Students Making a Difference

Upper La Platte River, Shelburne, Vermont

Upper La Platte River, Shelburne, Vermont

Have you always thought that science class meant long hours in a classroom or in the lab?

Well, not for Mary Rutenbeck and Mari Caminiti, Advanced Placement (AP) Biology students at Champlain Valley Union High School (CVU). Thanks to a partnership with the Vermont Experimental Program to Stimulate Competitive Research (EPSCoR), CVU, and Nicole Gorman, their AP Biology Teacher, science is real…and it’s also making a real difference to both students—and to the water quality of Lake Champlain.

The students chose to study the habitat of the endangered Stonecat fish and conduct ecological research at the Lake Champlain Land Trust’s Upper La Platte River Natural Area in Shelburne, Vermont.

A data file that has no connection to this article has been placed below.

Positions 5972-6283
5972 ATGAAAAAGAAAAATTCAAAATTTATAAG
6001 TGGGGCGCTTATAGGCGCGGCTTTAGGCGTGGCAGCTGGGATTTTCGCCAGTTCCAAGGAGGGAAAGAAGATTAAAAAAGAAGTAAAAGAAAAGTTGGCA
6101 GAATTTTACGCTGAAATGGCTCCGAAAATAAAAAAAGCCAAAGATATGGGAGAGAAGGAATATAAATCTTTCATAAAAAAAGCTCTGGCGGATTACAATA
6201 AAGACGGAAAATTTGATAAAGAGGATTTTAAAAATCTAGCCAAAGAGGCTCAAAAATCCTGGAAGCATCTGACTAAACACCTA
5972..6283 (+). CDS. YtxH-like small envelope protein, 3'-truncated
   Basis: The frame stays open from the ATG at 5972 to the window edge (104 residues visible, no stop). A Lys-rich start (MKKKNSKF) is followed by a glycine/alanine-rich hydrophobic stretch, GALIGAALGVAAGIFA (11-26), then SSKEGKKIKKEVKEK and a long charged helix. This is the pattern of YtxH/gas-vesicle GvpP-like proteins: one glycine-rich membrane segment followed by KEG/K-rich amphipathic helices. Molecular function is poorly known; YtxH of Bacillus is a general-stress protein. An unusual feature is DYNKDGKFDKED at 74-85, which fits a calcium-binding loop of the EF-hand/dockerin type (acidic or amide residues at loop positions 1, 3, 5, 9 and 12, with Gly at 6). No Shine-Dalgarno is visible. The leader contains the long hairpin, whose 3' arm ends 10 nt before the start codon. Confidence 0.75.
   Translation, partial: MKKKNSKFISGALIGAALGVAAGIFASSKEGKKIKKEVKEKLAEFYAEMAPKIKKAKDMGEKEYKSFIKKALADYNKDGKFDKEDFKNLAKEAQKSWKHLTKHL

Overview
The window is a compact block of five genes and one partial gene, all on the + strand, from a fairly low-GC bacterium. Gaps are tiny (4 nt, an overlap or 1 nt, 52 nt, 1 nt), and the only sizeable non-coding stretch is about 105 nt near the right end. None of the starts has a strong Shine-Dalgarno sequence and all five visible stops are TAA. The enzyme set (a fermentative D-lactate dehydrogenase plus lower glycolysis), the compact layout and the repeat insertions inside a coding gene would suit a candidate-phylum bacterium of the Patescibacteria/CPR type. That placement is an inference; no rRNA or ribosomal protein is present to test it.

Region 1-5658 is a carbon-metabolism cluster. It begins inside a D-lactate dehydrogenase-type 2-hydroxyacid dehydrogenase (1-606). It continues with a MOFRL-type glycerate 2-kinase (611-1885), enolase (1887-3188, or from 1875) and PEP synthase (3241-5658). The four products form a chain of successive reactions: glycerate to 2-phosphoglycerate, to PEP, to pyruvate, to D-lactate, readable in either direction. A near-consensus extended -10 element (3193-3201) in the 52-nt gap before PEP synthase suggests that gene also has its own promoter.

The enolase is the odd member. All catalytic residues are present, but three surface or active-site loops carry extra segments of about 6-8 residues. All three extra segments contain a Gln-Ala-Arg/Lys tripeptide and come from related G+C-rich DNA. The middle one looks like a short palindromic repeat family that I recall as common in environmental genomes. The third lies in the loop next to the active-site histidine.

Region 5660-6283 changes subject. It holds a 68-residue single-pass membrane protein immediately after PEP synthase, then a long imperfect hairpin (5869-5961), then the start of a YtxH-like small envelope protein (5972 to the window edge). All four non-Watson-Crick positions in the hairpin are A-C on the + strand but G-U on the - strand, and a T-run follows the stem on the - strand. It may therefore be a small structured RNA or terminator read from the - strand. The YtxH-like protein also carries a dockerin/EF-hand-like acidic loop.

They began by collecting data in July and returned every three weeks until November. They measured the water temperature, collected insects and pH samples, and sent water samples to Saint Michael’s College for evaluation.

The findings indicate there is a robust insect population to help support a healthy population of the endangered Stonecat. But there are also high phosphorous levels in the water, the main threat to the health of the La Platte River and Lake Champlain itself.

Thanks to these students, the Lake Champlain Land Trust can use this baseline data to calculate the difference our long-term river restoration is having on the water quality of Lake Champlain.

“This was a great opportunity for the students to take their learning outside of the classroom and apply it in a real life setting. The Lake Champlain Land Trust’s Upper La Platte River Natural Area is perfect for field work.” -Nicole Gorman, CVU Biology Teacher

Would you like to help out? For more information about volunteering with the Lake Champlain Land Trust, visit our volunteer webpage.